Tuesday, February 26 Update

The final day of the Special Session of General Conference was an emotional day for many as delegates met as the plenary and continued their legislative work most notably passing The Traditional Plan.

Tuesday morning started with worship, during which an offering for UMCOR was collected. After hearing administrative reports, delegates began their work as the Plenary. The calendar of legislation before them included five pieces of legislation: Central Conference Implementation Timeline; Wespath Recommendations – Pension Liabilities and CRSP Amendment; the Traditional Plan; and two disaffiliation petitions. Some of these calendar items also had minority reports that would be part of their discussion.

As they worked through the legislative calendar, they first adopted legislation coming from the Standing Committee on Central Conference Matters, the Central Conference Implementation Timeline. This legislation says, “Legislation passed at the 2019 called session of General Conference shall not take effect in central conferences until twelve months after the close of the 2020 General Conference…”

They moved on to the petitions from Wespath which the single Legislative Committee approved on Sunday. After first passing the legislation with an amendment, the Conference reconsidered the legislation with a substitute amendment that added more clarity per Wespath’s guidance. They then adopted the newly amended petition regarding Book of Discipline paragraph 1504 by a vote of 571 to 256.

Delegates then heard Judicial Council Decision 1377 which deemed nine of the petitions before them unconstitutional and one more partially unconstitutional. The petitions flagged were part of the Traditional Plan and the two disaffiliation petitions. (Read the decision at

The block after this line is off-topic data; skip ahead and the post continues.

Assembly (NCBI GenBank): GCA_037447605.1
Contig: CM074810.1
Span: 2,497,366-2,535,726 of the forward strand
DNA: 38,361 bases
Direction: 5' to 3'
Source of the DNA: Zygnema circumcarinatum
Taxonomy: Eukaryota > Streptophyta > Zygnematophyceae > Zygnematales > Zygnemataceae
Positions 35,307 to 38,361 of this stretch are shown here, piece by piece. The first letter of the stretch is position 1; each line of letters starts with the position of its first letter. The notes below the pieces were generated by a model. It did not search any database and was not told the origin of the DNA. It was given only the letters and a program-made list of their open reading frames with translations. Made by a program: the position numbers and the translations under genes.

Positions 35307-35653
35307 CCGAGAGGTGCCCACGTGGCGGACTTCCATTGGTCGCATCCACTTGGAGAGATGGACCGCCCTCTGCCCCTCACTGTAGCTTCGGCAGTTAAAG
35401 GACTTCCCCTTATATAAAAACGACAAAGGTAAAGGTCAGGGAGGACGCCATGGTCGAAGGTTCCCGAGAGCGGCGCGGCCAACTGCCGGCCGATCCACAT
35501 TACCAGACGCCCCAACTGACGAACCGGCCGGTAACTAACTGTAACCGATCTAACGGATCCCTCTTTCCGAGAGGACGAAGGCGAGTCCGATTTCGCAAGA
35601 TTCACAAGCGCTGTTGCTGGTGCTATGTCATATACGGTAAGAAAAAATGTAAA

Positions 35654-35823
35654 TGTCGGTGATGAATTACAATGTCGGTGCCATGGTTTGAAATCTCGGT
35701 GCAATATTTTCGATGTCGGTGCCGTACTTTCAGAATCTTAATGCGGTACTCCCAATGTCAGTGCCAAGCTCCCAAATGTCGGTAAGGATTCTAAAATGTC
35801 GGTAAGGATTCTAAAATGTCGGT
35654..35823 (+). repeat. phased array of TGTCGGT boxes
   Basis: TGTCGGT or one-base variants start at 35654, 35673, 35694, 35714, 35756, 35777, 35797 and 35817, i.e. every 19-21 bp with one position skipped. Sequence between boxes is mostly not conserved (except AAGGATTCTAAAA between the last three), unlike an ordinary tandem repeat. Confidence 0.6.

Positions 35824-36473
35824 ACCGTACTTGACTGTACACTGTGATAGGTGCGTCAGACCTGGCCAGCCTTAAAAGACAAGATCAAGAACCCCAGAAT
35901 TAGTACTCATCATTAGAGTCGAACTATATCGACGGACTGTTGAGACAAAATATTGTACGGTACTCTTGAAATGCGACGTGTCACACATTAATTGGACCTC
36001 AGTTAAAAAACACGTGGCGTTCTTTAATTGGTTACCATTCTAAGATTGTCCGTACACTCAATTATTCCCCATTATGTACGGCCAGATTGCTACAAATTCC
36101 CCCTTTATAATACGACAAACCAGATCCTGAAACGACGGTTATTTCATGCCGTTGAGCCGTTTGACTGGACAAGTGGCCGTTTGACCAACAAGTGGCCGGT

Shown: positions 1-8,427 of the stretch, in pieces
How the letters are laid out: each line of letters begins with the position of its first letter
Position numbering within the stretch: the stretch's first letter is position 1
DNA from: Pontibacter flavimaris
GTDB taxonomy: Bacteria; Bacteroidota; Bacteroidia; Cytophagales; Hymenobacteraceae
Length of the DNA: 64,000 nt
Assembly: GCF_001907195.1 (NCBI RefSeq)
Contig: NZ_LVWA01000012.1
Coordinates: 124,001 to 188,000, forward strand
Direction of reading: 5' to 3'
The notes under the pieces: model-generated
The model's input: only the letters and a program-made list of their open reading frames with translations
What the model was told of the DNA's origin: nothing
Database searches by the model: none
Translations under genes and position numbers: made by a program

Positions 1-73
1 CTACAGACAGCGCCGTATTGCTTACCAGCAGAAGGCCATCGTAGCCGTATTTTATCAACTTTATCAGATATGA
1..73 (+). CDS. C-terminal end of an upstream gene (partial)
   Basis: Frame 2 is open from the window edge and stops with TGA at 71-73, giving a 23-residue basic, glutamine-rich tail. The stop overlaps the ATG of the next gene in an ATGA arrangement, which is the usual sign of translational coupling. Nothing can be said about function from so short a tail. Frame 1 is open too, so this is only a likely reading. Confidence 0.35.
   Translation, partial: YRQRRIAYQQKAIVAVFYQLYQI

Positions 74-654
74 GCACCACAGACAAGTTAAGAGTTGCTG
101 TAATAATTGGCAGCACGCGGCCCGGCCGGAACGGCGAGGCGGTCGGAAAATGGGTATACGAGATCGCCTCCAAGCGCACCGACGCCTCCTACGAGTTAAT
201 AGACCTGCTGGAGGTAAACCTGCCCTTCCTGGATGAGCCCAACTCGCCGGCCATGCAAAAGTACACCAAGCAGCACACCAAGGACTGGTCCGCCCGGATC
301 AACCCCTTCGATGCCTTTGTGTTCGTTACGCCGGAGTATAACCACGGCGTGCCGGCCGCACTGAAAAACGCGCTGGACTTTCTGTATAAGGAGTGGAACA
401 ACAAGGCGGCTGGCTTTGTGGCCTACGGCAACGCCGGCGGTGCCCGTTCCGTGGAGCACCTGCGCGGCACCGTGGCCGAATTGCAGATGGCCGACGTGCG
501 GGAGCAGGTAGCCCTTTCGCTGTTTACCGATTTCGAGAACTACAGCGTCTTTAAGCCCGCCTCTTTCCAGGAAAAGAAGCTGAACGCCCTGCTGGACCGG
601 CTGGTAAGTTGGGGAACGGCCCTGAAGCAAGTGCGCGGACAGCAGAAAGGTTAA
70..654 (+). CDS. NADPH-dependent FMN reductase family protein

The plenary continued its work moving to the next calendar item, the Traditional Plan. Working through this portion of the calendar took most of the day and brought passionate discussion, prayers, delays and demonstrations.

Per their rules, the plenary first heard a minority report. This report was the reintroduction of the One Church Plan. After much discussion the minority report failed by a vote of 449 to 374.

The Conference then began to focus on the main motion – the Traditional Plan.Discussion included several attempts at amendments (some of which tried to tidy up unconstitutional parts of the plan while others did not seem friendly to the plan) and parliamentary procedure actions that sought to delay or kill the legislation. The plenary finally voted on all the petitions of the Traditional Plan before them and passed the legislation by a vote of 438 to 384. Some adopted parts of the Traditional Plan were unaltered from what the Judicial Council had rule as unconstitutional that morning.

At the end of the day delegates once again requested a Judicial Council declaratory decision on the constitutionality of the Traditional Plan by a vote of 405 to 395. The Judicial Council will address the request at its next scheduled meeting on April 23-25 in Evanston, Illinois.

Besides dealing with the calendar items, during the afternoon, delegates also agreed to refer a matter to the General Conference Committee on Ethics. It involved rumors that US delegates participated in forms of bribery and “bought” votes of Central Conference delegates. This was referred to the Committee on Ethics by a vote of 417 to 388.